Many algebra proofs are done using proof by mathematical induction. To demonstrate the power of mathematical induction, we shall prove an algebraic equation and a geometric formula with induction.

If you are not familiar with with proofs using induction, carefully study proof by mathematical induction given as a reference above. Otherwise, you could struggle with these algebra proofs below

Prove by mathematical induction that 1 + 2 + 4 + 8 + ... + 2

Show that the equation is true for n = 2. n = 2 means adding the first two terms

1 + 2 = 3 and 2

Just for fun, let's show it is true also for n = 4. n =4 means adding the first 4 terms

1 + 2 + 4 + 8 = 15 and 2

Suppose it is true for n = k

Just replace n by k

1 + 2 + 4 + 8 + ... + 2

Prove it is true for n = k + 1

You need to write down what it means for the equation to be true for n = k + 1

Here is what it means for n = k + 1:

After you replace k by k+1, you get :

1 + 2 + 4 + 8 + ... + 2

1 + 2 + 4 + 8 + ... + 2

You can now complete the proof by using the hypothesis in step # 2 and then show that

1 + 2 + 4 + 8 + ... + 2

starting with the hypothesis, 1 + 2 + 4 + 8 + ... + 2

ask yourself, " What does the next term look like? "

Since the last term now is 2

Add 2

1 + 2 + 4 + 8 + ... + 2

The trick here is to see that 2

1 + 2 + 4 + 8 + ... + 2

= 2 × 2

= 2

= 2

Show by mathematical induction that

the sum of the angles in an n-gon = ( n - 2 ) × 180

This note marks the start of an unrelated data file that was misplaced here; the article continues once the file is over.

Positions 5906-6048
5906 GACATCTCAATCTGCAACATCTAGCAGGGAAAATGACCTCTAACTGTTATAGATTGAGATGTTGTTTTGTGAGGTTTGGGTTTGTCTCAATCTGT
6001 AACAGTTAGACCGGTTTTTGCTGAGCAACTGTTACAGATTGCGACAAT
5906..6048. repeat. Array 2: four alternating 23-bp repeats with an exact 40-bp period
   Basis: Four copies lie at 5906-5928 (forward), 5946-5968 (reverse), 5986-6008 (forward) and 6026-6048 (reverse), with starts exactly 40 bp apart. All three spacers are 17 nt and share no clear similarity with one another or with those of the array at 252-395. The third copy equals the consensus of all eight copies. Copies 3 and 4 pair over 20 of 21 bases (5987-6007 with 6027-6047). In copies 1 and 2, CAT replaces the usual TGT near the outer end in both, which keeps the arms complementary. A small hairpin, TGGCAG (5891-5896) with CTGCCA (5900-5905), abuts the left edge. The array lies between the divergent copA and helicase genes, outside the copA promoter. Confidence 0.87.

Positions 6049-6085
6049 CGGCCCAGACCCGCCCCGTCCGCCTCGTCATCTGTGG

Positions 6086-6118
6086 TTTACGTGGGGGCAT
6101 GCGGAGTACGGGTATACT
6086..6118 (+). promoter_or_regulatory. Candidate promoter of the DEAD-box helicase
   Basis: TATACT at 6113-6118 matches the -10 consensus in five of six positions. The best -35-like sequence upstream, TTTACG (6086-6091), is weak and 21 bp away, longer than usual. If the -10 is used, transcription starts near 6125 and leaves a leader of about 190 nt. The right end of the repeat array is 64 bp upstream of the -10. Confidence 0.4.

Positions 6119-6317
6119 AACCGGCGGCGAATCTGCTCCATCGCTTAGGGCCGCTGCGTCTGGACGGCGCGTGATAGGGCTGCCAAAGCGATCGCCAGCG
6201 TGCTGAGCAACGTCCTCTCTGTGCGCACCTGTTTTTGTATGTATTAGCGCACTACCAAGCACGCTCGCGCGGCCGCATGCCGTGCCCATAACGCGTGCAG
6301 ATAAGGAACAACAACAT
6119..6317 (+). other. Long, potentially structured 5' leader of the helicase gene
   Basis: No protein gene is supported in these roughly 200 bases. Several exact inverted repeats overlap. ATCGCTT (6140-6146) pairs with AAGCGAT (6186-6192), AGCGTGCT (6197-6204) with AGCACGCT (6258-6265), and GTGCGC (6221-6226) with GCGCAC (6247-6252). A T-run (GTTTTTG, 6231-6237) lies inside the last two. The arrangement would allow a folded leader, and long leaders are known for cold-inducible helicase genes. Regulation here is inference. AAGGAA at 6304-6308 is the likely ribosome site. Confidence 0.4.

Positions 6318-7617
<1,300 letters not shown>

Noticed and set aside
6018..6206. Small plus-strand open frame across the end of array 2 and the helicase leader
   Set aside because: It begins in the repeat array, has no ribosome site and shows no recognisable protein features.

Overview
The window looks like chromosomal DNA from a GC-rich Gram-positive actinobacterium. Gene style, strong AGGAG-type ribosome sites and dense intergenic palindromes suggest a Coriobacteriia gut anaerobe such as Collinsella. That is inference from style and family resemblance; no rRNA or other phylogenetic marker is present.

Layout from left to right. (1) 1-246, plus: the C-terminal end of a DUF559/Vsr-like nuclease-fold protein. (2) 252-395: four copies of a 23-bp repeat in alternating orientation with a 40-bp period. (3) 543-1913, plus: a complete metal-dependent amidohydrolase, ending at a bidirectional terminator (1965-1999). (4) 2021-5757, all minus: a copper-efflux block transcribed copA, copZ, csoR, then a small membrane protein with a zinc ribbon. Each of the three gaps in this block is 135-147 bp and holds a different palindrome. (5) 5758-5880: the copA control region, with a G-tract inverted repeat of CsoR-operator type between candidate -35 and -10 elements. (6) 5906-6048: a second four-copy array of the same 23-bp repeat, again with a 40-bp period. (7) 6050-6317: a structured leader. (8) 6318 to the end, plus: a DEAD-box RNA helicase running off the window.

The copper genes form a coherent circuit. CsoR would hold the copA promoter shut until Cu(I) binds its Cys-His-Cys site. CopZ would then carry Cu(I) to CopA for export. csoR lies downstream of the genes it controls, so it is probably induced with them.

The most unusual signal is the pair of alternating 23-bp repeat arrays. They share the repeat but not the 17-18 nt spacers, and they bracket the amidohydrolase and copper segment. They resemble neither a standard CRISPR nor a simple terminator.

A couple of good observations before we prove it:

An n-gon is a closed figure with n sides. For example,

an n-gon with 4 sides is called a quadrilateral

an n-gon with 3 sides is called a triangle

I am now ready to show the proof.

Show that the equation is true for n = 3. Notice that n cannot be smaller than 3 since we cannot make a closed figure with just two sides or one side.

When n = 3, we get a triangle and the sum of the angles in a triangle is equal to 180

When n = 3, ( 3 - 2 ) × 180

When n = 4, you are adding one more triangle to get two triangles and the sum of the angles of the two triangles is equal to 360

When n = 4, ( 4 - 2 ) × 180

Thus, the formula is true for n = 3 and n = 4

Suppose it is true for n = k

Just replace n by k

The sum of the angles in a k-gon = ( k - 2 ) × 180

Prove it is true for n = k + 1

You need to write down what it means for the equation to be true for n = k + 1

Here is what it means for n = k + 1:

After you replace k by k+1, you get :

The sum of the angles in a (k+1)-gon = ( k +1 - 2 ) × 180

The sum of the angles in a (k+1)-gon = ( k - 1 ) × 180

You can now complete the proof by using the hypothesis in step # 2 and then show that

The sum of the angles in a (k+1)-gon = ( k - 1 ) × 180

starting with the hypothesis, the sum of the angles in a k-gon = ( k - 2 ) × 180

ask yourself, " What does the next term look like? "

Since the last term now is k-gon or a figure with k sides, the next term should be a figure with k + 1 sides after replacing k by k + 1

Now, what are we adding to both sides?

First, recall the meaning of adding one side. It means that you will be adding also one triangle

( k + 1) gon = k-gon + ( 1 side or one more triangle)

( k + 1) gon = k-gon + one more triangle

( k + 1) gon = k-gon + 180

So add 180

The sum of the angles in a k-gon + 180

The sum of the angles in a (k+1)-gon = ( k - 2 ) × 180

= 180

= 180

= 180

Other important algebra proofs:

The algebra proofs below don't use mathematical induction.

Proof of the Pythagorean theorem

A proof of the Pythagorean Theorem by president Garfield is clearly explained here.

Proof of the quadratic formula

Here we prove the quadratic formula by completing the square.